Wally West represents everything that has ever been great about DC Comics.
There are two things that set DC apart from Marvel and no, neither of them is “iconic characters.” Captain America is iconic. Spider-man is iconic. Get over it, DC.
The two things are thus: 1) Legacy and 2) Fictional cities. It is these two aspects of the DCU that truly sets their line of corporately owned superheroes apart from that other line of corporately owned superheroes. No other superhero so perfectly embraced these two characteristics like Wally West. He is, in many ways, the culmination of everything Jay Garrick and Barry Allen built before him.
The Flash is the one character that has a legacy that actually evolved. Barry Allen’s teen sidekick went from being the Kid Flash to stepping in when Barry died; Wally became the Flash, a new Scarlet Speedster for the new, post-Crisis DCU. And while his adventures initially were at least interesting to read about, it wasn’t until later, when Jay Garrick returned from the purgatory he’d been stuck in with the rest of the JSA, that Wally’s story felt whole. Wally having the original Flash to turn to whenever he needed advice was perfect, particularly for a character who was trying to desperately to live up to the image of his mentor.
And that’s the thing: for as much as older fans considered Wally to be an a poor substitute for Barry, Wally felt the same way. He was haunted by living up to a standard that really only existed for him. It’s what makes the moment when Jay stops calling Wally “Junior” and starts calling him “Flash” so poignant. The legacy is real and there’s actual emotion behind it. The Flash is unlike any other legacy character in comics.
Part of that legacy comes from the regular expansion of the Flash line, something that happened most frequently during Wally’s tenure as the Flash. It’s during that time that the Speed Force becomes a real focus, and through it we meet Max Mercury, zen master of speed, who becomes the guiding hand for Bart Allen, runaway from the 30th century, who originally calls himself Impulse, but would go on to be Kid Flash and, briefly (and unfortunately), The Flash.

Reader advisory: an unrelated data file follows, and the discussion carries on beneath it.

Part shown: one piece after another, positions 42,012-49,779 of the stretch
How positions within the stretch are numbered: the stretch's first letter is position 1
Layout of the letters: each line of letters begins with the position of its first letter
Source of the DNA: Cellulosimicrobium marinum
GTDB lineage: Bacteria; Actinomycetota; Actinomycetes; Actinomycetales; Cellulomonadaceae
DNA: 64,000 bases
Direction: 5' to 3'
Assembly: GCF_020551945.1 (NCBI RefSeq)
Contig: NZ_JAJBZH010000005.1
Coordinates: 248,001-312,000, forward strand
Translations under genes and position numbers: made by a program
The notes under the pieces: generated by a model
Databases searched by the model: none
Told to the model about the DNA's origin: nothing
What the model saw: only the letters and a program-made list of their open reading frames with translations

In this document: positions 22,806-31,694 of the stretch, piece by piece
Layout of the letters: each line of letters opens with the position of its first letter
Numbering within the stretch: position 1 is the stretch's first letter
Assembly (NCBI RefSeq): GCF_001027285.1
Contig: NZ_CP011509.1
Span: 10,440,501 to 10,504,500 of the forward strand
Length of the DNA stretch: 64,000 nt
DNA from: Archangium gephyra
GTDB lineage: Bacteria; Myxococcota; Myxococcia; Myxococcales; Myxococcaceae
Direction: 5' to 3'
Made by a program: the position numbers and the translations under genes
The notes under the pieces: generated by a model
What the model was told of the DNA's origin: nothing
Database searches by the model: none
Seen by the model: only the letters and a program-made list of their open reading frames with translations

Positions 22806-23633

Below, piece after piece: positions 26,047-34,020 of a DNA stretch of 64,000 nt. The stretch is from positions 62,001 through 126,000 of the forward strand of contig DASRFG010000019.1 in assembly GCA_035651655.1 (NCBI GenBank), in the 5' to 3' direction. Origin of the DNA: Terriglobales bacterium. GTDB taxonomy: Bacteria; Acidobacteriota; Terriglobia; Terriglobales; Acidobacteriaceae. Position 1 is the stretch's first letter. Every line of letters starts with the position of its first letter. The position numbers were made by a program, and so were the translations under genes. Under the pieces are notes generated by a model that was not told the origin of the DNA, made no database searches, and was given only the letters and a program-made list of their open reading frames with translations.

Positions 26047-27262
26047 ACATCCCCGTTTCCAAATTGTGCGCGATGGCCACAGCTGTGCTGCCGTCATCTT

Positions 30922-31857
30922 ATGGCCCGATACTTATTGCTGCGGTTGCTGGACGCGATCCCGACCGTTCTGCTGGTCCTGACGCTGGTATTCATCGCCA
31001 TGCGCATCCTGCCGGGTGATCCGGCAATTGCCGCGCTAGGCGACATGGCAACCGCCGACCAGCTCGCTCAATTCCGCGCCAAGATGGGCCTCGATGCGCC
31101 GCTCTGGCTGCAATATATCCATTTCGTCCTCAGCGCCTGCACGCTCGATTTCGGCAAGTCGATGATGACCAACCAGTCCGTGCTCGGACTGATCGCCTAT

It’s during Wally’s run (no pun intended) that we get an active Johnny Quick and his daughter, Jesse Quick. In fact, during Mark Waid’s long tenure as writer, it seemed like he wanted nothing more than to create an entire universe of Flashes. He took the legacy that was so important to the Flash mythos and expanded it forward and back, introducing us to past speedsters and future Flashes.
Mark Waid’s run on volume 2 of the Flash built up Wally to the point where he began, in the minds of some readers, to surpass Barry. What interesting about Wally’s time as Flash is how few creative teams worked on his series. There were ostensibly four main writers: Mike Baron, Wiliam Messner-Loebs, Mark Waid, and Geoff Johns. Even those four writers only worked with a handful of writers, with Jackson Guice providing pencils for most of Baron’s run, and Greg LaRocque providing pencils for all of Messner-Loebs and a heft portion of Waid’s. Mike Weiringo might be the most famous of Waid’s collaborators on the Flash, Ringo ultimately didn’t draw that many issues. He was replaced by a rotating team of Carlos Pecheco, Salvador Larocca, and Oscar Jimmenez, until Paul Ryan settled in for a lengthy run. And, of course, is there even a Geoff Johns run to talk about without Scott Kolins? Howard Porter drew a substantial portion of the remainder of Johns’ run after Kolins left.
If anything, Wally had the benefit of stable creative teams that were heavily invested in his long term story. Ultimately, people seem to remember the Waid and Johns runs the most.
Mark Waid may have done the most to establish the Flash legacy while writing about Wally, but Geoff Johns dug deepest into the other great aspect of Wally West: this base of operations aka the twin cities of Keystone City and Central City.
Johns made the twin cities a character in The Flash. He played up the working class roots, even installing a former Flash villain (Goldface) as a legitimate union leader. We saw the Flash at hockey games, at parades, at every day things that every day people do. And the snow! Kolins drew such wonderful snow, giving the book the Midwestern feel it had always needed.
Perhaps it’s because I was born and raised in the Midwest, but The Flash under Johns and Kolins felt like home. It felt like what my world would have been like had a superhero lived there. From the police department to the ominous prison to the reinvention of the Rogues, it all felt like Johns and Kolins had taken Wally West’s world and shined it through the prism of the Midwest. It felt so real, it’s almost hard to explain to anyone who didn’t grow up there.
The Flash was our hero. You big city folk could have Batman and Superman and the rest. We had the Flash.
And Wally represented a classic Midwestern archetype: the young man who leaves to experience the rest of the world, but comes back to start a family. He’s the hometown boy who did good. He’s the hero who made a name for himself and chose to come back to the humble Midwest. He is the classic Midwestern success story, a parable for all, good Midwestern kids. Yes, go out in the world, experience all it has to offer, but we’ll be here, we’ll be waiting when you want to come back and settle down.
This is why Wally was the best Flash: he had the shoulders of Jay and Barry to stand on. He grew the legacy and he embraced his roots. He was the perfect Flash for that moment in time.
He is sorely missed.